This semester I brought in graphic novels at about the halfway point of the semester. From past semesters, I've come to learn that energy drops significantly at about that point. This not only happens to my students, but I feel it as well. Students have put in a lot of work at this point, and tend to start dragging. I wanted to bring in a text that broke structure, yet at the same time could be very productive to meet the objectives of the course. In my freshman comp courses, I feel that going through Y: THE LAST MAN has been refreshing for all. Again, trust has been re-established if not initially generated between the students and me. I'm hoping to ride that new energy to the end of the semester.
EM: Speaking of Y, I’ve heard a few instructors mention that they had difficultly trying to use a graphic novel that had multiple volumes but it seems like you have a very focused way of looking at this particular graphic novel.
GD: As far teaching Y: THE LAST MAN vol. 1, students loved it. Y was the completion of a unit on gender and language. We really spent time looking at the implied messages throughout the book. Further, Y serves as a nice transition into a mini-unit on communication and the language of images. After telling them we wouldn't read the next volumes, many ended up going out and buying some of the following volumes anyway. Seeing that happen was all worth it.
EM: What are you most proud of, from either your students or yourself, that you've discovered with using the graphic novel?
I'm proud that I've established a bond and common interest with my students. Last spring was the first time I picked up a graphic novel/comic since I was 11 years old. In preparing lessons (with your help of course) and working with students to make sense of these texts, I've not only rekindled an old hobby, but have also found a way generate a high level mode of discourse in a classroom. I've changed students' minds who were skeptical. As mentioned, I've had students buy the next volumes of Y. Another student brought in a comic book for me to read. One student went out and bought UNDERSTANDING COMICS. Student response has blown me away.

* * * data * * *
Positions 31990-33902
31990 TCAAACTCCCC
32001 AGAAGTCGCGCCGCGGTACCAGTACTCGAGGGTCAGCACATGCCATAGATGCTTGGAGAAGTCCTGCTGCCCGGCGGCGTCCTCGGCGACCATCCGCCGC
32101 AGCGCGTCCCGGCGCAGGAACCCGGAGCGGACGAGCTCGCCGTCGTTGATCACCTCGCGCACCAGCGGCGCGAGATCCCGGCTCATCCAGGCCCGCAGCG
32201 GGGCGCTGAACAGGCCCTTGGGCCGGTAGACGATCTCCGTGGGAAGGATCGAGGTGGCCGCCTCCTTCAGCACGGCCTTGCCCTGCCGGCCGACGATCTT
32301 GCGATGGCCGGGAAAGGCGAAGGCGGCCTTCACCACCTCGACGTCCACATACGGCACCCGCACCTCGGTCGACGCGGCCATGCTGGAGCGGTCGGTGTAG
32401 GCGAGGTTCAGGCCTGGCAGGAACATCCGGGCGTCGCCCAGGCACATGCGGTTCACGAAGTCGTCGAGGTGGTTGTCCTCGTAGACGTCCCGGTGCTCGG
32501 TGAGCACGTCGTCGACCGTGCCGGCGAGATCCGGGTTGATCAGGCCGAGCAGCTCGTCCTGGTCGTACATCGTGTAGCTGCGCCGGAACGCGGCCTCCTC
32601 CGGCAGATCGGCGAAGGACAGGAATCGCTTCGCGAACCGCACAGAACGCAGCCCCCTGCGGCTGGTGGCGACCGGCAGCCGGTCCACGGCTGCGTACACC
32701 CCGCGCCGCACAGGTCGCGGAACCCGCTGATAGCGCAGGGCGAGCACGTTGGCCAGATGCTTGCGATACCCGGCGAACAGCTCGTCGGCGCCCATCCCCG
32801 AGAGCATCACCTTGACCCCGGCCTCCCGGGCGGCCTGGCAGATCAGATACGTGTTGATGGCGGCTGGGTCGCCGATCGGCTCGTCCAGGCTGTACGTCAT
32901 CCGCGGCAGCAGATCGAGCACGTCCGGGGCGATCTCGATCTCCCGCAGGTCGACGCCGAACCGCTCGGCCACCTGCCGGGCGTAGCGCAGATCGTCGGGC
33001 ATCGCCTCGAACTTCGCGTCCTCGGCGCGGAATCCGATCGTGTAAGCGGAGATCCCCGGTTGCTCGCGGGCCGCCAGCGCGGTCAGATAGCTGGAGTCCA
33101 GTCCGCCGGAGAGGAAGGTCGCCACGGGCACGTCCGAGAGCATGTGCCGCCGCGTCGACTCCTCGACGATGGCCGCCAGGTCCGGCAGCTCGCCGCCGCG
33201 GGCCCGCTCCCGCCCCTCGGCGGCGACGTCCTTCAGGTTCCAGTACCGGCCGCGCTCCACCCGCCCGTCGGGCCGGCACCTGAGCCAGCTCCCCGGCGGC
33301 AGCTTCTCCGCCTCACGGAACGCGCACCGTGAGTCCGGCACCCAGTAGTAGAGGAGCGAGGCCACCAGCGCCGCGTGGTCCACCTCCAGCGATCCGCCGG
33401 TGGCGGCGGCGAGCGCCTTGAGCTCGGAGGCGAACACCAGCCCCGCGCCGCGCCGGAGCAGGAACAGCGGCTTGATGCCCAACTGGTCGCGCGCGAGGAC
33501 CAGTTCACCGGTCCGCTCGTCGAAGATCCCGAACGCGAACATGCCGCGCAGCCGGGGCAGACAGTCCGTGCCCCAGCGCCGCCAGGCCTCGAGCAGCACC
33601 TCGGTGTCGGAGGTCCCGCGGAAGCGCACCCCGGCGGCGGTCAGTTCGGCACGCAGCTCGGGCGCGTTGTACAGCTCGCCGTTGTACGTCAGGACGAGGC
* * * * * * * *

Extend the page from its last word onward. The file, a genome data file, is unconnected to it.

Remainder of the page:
EM: What advice or suggestions would you give to an instructor thinking about using a graphic novel for the first time in their classroom?
What I told my graduate class yesterday was that if you ever need a pick-me-up, bring in a graphic novel. Seriously though, I would suggest either Will Eisner's COMICS AND SEQUENTIAL ART or McCloud's UNDERSTANDING COMICS to help ground lesson planning. Further, as you recommended to me, the “Political Cartoons Persuasive Techniques" have been great teaching PERSEPOLIS. I'm thinking of using AMERICAN BORN CHINESE next semester, and will use those techniques again. Finally, I would tell instructors to just go for it. I was a little nervous when I first used it, but once I saw the response, I really started to think of creative ways to use the medium in the classroom.